The Woman at the Well
Scripture Reference: John 4: 1-42
During the time of this actual event, Jews traveling through the Samaritan area would go around Samaria and avoid contact as they despise the Samaritans. The unnamed woman that comes to the well where Jesus was waiting, came, on purpose, at a time of day that others from her town would not be there (the heat of the day). Due to her questionable lifestyle, this Samaritan woman was an outcast among her own people who were themselves to the Jews… an outcasts among the outcasts.
In this practical, verbal exchange with her about getting a drink of water and how to draw it…
Jesus answered, “Everyone who drinks this water will be thirsty again, but whoever drinks the water I give them will never thirst. Indeed, the water I give them will become in them a spring of water welling up to eternal life.”
God has placed a “thirst to know and worship Him” in us all – he was offering her a relationship with her creator, which would satisfy that thirst for the rest of her life here on earth and into eternity. She did not know who Jesus was though she did know about the Messiah and about God and worship… “religion”. But, not about Relationship, which is what Christianity really is. She immediately replies with; “Sir, give me this water so that I won’t get thirsty and have to keep coming here to draw water.” (which further illustrates that she still hadn’t gotten the message).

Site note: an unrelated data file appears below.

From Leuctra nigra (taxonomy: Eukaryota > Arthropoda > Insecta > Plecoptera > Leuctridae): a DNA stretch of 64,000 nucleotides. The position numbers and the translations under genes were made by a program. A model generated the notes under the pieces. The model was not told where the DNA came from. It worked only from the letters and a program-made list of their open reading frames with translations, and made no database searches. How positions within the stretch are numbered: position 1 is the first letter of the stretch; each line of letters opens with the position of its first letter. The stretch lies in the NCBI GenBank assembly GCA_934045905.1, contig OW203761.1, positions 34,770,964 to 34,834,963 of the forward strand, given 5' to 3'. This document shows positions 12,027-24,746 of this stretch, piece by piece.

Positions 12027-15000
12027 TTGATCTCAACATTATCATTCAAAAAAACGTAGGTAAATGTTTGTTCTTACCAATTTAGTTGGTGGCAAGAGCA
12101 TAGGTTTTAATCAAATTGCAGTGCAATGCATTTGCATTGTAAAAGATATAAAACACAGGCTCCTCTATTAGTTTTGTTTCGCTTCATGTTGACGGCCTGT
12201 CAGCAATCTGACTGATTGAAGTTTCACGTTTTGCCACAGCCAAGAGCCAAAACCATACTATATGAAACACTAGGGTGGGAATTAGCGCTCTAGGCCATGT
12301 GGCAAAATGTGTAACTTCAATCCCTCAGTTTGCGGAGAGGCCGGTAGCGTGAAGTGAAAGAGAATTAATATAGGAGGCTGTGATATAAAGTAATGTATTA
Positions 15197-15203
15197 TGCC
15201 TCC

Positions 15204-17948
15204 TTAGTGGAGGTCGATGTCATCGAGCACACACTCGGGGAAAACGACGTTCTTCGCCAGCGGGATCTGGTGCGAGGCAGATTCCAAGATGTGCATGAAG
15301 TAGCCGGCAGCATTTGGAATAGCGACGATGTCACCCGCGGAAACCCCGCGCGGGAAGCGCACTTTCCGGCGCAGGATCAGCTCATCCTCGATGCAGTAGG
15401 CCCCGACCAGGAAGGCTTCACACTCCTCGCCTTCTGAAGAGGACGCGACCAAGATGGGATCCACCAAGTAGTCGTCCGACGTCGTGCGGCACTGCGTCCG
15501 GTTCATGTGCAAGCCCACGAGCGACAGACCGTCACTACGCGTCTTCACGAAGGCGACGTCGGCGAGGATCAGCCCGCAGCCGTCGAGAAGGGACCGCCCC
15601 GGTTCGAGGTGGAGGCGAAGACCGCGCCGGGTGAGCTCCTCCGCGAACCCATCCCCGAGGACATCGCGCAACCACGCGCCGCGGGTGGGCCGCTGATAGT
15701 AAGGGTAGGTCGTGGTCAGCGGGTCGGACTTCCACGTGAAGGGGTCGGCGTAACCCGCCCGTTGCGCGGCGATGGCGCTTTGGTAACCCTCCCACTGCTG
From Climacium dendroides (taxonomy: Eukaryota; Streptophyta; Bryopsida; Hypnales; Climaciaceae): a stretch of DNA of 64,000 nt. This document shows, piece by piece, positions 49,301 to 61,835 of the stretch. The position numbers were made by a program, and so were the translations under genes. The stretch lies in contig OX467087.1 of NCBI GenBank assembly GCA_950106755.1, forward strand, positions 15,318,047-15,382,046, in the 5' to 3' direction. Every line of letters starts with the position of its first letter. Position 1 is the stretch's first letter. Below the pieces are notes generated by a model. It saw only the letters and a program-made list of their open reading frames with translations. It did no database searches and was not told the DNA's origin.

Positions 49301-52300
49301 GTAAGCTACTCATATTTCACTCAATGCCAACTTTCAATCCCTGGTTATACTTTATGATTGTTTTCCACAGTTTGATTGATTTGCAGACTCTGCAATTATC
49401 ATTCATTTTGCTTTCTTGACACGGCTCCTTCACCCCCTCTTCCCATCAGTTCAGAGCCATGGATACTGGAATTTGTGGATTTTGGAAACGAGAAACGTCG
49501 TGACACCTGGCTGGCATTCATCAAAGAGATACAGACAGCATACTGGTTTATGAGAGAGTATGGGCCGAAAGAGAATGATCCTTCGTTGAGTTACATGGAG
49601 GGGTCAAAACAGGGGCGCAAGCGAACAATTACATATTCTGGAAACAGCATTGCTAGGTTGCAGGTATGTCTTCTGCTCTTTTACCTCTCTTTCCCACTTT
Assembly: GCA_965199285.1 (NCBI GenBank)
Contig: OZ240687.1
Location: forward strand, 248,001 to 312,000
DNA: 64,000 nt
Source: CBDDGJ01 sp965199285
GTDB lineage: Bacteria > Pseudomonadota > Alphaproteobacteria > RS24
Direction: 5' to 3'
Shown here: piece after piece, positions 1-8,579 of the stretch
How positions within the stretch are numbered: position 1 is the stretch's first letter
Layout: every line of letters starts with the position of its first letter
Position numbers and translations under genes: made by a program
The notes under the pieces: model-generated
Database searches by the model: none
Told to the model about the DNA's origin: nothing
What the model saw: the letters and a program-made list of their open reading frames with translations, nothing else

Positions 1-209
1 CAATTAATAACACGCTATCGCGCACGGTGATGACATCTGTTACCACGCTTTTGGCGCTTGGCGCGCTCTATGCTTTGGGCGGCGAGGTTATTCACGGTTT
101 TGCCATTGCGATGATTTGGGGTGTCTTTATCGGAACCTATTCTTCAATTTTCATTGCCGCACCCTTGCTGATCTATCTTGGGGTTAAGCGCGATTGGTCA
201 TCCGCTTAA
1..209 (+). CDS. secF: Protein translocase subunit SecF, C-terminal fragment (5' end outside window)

Jesus’ response to her “give me this water” may seem really odd and out of place, a big change of subject even. “Go, call your husband and come back.” Strangely enough, this was needed to help her along and was not a 180, out of the blue response. This started a dialog that revealed who Jesus really was. It made her examine her life and what she as “filling herself with to satisfy that deep thirst” with and it was the approval of males instead of the loving approval of God.
I painted this painting to be around the time she “gets it” and runs off, towards her town where she was an outcast, leaving the water jug there at the well (a metaphor to me about leaving her old thirst/life) to go tell the good news she was now so filled with!
I hope you enjoyed the painting and commentary,